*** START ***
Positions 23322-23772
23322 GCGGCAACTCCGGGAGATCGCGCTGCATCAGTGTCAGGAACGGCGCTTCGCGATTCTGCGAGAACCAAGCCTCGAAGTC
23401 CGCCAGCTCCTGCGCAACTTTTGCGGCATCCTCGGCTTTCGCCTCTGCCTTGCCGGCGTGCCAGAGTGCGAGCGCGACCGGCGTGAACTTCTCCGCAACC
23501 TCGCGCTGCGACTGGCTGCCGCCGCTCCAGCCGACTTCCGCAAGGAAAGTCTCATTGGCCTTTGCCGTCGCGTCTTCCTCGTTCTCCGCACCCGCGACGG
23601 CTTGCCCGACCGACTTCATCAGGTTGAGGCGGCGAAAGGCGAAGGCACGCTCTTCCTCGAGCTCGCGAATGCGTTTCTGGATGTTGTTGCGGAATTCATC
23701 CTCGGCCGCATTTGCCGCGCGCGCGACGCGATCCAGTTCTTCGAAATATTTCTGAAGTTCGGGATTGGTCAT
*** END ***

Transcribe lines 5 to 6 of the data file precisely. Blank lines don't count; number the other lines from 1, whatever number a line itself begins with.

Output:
23601 CTTGCCCGACCGACTTCATCAGGTTGAGGCGGCGAAAGGCGAAGGCACGCTCTTCCTCGAGCTCGCGAATGCGTTTCTGGATGTTGTTGCGGAATTCATC
23701 CTCGGCCGCATTTGCCGCGCGCGCGACGCGATCCAGTTCTTCGAAATATTTCTGAAGTTCGGGATTGGTCAT